The government receives a lot of criticism for what it does and does not do. Some of that criticism is unfounded. But sometimes it's justifiable.
I have little sympathy for the millions of people who joined the Ashley Madison website that facilitates extramarital affairs and now are dealing with the exposure of their involvement due to hackers. It is naïve in these electronic times to think that there's anything private. But it is disconcerting to think that electronic substance abuse and mental health records are more vulnerable to exposure.
It's significant that the cyberattack Medical Informatics Engineering (MIE) suffered in May appears to be worse than originally thought. But what is also significant is that it's the Indiana Attorney General's office, not the Department of Health and Human Services' Office for Civil Rights, that's investigating the breach.
The National Institute of Standards and Technology's new draft guide to help providers keep patient data on mobile devices secure is a treasure trove of very detailed, practical information. However, I'm worried that it won't trickle down to the clinician community.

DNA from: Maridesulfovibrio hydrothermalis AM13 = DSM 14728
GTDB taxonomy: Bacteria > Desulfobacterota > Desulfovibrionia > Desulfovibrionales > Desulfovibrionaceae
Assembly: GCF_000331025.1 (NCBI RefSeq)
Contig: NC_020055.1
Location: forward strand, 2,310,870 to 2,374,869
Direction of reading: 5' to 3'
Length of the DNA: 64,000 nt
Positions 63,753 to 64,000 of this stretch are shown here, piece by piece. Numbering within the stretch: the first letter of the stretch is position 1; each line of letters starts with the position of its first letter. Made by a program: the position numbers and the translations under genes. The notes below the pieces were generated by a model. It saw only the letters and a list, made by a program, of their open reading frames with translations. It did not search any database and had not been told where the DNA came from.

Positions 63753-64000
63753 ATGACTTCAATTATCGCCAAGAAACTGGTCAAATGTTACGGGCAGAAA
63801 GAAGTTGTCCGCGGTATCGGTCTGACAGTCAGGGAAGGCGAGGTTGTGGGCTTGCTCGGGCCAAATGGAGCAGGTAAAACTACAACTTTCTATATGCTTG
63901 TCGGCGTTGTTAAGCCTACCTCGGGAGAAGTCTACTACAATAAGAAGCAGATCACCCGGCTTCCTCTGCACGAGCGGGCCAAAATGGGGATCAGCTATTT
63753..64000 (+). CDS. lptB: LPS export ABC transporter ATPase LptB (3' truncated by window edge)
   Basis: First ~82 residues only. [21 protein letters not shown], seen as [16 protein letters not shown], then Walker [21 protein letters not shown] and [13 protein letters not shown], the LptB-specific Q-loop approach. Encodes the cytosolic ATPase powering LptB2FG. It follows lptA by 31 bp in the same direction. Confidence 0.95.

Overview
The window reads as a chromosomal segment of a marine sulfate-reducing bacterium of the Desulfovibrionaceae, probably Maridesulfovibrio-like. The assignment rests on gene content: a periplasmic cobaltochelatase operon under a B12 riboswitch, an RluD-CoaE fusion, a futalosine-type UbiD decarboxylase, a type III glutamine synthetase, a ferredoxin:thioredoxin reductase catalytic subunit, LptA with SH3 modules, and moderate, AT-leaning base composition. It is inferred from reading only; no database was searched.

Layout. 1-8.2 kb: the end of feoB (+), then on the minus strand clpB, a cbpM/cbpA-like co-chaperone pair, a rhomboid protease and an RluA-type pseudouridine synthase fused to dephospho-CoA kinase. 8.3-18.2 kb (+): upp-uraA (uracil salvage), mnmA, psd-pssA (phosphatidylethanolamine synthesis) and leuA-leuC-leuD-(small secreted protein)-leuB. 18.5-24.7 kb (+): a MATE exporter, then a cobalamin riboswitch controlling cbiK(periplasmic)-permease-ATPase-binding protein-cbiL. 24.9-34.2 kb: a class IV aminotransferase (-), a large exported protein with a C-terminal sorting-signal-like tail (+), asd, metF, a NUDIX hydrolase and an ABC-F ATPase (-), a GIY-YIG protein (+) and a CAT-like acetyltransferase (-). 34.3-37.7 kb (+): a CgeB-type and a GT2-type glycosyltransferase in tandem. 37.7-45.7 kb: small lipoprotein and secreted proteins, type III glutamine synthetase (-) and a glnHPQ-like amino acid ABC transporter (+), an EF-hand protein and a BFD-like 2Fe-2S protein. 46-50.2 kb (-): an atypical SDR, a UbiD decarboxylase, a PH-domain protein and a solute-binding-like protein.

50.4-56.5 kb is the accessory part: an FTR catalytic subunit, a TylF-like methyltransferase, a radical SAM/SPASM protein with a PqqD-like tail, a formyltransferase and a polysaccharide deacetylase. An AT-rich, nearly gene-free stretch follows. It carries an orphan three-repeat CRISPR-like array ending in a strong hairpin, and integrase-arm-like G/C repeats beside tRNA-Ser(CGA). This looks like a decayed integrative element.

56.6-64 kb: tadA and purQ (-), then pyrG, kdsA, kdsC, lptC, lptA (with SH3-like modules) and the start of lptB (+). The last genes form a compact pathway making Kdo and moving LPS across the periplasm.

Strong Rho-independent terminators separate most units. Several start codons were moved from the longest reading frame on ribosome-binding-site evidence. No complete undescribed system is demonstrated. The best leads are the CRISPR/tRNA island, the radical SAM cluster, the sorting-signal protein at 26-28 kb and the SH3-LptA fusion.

The American Medical Association has kicked its fight against poorly operating electronic health records and the Meaningful Use program up a notch, in a rather novel way.
There's been so much support and praise for the 21st Century Cures Act, which sailed through the House July 9, that the American Hospital Association's cautionary note about the legislation's enforcement provisions against information blocking may not be receiving the attention it deserves.
It looks like the Office of the National Coordinator for Health IT's interoperability roadmap has already hit its first speed bump. The Health IT Standards Committee's Interoperability Standards Advisory task force reported this week on the public comments received on ONC's 2015 Interoperability Standards Advisory, the first deliverable in support of the agency's national interoperability roadmap. The results do not appear promising.